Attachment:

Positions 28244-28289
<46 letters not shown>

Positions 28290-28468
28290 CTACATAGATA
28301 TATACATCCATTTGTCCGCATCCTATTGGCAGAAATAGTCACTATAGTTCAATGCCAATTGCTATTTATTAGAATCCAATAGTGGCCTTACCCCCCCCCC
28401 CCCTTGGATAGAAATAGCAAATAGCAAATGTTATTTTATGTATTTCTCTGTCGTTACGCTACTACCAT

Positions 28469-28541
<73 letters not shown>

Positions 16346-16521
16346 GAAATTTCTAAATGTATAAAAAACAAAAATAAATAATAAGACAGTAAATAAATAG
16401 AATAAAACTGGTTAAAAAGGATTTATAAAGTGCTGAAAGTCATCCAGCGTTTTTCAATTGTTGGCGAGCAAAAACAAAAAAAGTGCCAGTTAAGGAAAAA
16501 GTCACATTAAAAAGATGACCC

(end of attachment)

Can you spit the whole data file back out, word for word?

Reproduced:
Positions 28244-28289
<46 letters not shown>

Positions 28290-28468
28290 CTACATAGATA
28301 TATACATCCATTTGTCCGCATCCTATTGGCAGAAATAGTCACTATAGTTCAATGCCAATTGCTATTTATTAGAATCCAATAGTGGCCTTACCCCCCCCCC
28401 CCCTTGGATAGAAATAGCAAATAGCAAATGTTATTTTATGTATTTCTCTGTCGTTACGCTACTACCAT

Positions 28469-28541
<73 letters not shown>

Positions 16346-16521
16346 GAAATTTCTAAATGTATAAAAAACAAAAATAAATAATAAGACAGTAAATAAATAG
16401 AATAAAACTGGTTAAAAAGGATTTATAAAGTGCTGAAAGTCATCCAGCGTTTTTCAATTGTTGGCGAGCAAAAACAAAAAAAGTGCCAGTTAAGGAAAAA
16501 GTCACATTAAAAAGATGACCC